Slave Market with the Disappearing Bust of Voltaire (1940)

Not surprisingly, many of these works are widely used as book covers for the volumes on Psychology of (Visual) Perception and similar subjects. When I will ‘finish’ with the ‘mirrors’ in art, and decide to widen my theme a bit, Dali will be one of the first artists to re-visit, for sure.

Oasis (1946)


This is a strange work, and I would like to learn more about it. First, I only have this black & white reproduction, and not aware if the color one ever existed. It continues the same series that I mentioned already, of the Old Masters’ studies and remakes (of Lucas Cranach in this case – Dali has been always impressed with the (pretty surreally) long-legged divas of this German master). But it’s a relatively late work, it was painted in mid-1970-s, when Dali was busy with other projects.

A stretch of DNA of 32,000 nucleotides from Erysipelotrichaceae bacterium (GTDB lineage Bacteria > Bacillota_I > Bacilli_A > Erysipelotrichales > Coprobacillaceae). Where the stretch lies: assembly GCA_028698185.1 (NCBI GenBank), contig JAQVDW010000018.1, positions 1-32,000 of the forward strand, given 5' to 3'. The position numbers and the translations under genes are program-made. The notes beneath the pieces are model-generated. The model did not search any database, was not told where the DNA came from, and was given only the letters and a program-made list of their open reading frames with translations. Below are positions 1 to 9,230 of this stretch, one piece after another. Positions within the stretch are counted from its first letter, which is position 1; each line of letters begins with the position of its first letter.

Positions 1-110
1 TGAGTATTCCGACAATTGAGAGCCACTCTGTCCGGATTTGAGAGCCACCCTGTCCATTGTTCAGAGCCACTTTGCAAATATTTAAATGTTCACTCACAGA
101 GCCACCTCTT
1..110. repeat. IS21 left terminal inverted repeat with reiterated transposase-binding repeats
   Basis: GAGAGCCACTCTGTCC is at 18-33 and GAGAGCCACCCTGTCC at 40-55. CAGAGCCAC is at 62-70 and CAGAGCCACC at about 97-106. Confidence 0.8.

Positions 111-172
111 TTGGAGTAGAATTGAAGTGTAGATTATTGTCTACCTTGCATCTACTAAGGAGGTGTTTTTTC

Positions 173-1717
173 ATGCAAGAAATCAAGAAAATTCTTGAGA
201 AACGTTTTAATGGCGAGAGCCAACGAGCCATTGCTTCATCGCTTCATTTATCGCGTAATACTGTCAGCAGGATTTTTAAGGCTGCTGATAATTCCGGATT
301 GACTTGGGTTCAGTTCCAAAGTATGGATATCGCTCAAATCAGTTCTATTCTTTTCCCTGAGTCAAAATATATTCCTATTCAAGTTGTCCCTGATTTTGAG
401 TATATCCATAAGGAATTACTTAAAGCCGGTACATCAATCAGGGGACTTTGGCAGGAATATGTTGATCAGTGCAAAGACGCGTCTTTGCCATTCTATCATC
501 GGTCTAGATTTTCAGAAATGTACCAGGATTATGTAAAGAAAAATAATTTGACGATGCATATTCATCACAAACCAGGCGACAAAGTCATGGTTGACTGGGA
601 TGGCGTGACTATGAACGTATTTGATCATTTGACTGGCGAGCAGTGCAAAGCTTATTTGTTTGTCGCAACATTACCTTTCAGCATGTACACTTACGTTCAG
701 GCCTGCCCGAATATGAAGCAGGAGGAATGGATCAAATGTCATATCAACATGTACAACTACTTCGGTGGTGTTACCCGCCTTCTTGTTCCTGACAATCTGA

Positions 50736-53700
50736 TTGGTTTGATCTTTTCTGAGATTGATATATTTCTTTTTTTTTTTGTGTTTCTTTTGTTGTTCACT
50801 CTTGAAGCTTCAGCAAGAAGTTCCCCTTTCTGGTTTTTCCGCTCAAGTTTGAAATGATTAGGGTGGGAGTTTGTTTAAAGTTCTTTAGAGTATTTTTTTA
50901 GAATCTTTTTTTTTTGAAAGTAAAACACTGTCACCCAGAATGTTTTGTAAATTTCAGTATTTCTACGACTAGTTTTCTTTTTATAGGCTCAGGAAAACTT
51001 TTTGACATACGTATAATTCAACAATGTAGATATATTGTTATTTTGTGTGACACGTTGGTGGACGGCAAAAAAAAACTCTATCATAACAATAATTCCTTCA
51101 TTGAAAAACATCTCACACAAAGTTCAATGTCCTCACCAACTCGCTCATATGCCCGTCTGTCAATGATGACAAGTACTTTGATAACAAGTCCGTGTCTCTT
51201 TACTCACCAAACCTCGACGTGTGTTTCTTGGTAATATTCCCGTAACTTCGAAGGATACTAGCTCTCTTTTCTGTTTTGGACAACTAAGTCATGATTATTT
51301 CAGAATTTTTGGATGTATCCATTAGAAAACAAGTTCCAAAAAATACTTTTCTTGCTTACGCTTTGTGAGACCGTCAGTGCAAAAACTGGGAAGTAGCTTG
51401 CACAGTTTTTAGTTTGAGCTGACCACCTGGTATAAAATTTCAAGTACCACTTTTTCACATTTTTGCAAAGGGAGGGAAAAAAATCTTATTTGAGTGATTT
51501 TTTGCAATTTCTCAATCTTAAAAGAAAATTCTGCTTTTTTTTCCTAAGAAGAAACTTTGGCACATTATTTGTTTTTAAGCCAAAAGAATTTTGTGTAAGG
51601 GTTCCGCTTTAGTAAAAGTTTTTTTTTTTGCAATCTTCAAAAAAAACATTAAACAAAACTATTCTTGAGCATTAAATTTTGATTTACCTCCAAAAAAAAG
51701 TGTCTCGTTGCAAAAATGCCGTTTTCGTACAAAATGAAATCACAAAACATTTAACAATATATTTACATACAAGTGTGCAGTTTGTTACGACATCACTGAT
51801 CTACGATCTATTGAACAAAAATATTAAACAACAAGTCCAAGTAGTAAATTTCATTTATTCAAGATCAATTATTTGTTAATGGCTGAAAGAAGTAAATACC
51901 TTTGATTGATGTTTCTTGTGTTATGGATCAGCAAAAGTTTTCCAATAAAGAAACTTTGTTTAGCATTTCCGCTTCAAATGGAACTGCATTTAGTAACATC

Cranach Metamorphosis (Woman in a Mirror) (1974)

In a was, it is a very ironic homage, because Cranach himself never painted a mirror (at least, I didn’t find any, yet).  And yet this strange work was the very missing link I was talking about earlier, when describing my ‘cognitive dissonance with Dali’s mirrors.

It is perhaps the first time when we see not ‘just mirror’, but a strange, surreal one; it doesn’t (only) reflect the world, but also transforms it, by interacting with the viewer. A wildly interesting mirror.

Recently I found a drawing, of an illustration perhaps, which may be somehow related to this series.  It’s called Sybyle Agripa, and also portray a woman with an old convex mirror, but I can’t find much more about this work.

Here is its mirror – or may be not? May be it’s just her dress with a roundel shoulder, and she just hold a scepter of some sort?



Nearing the end of the posting, I’d like to show a couple of more late works.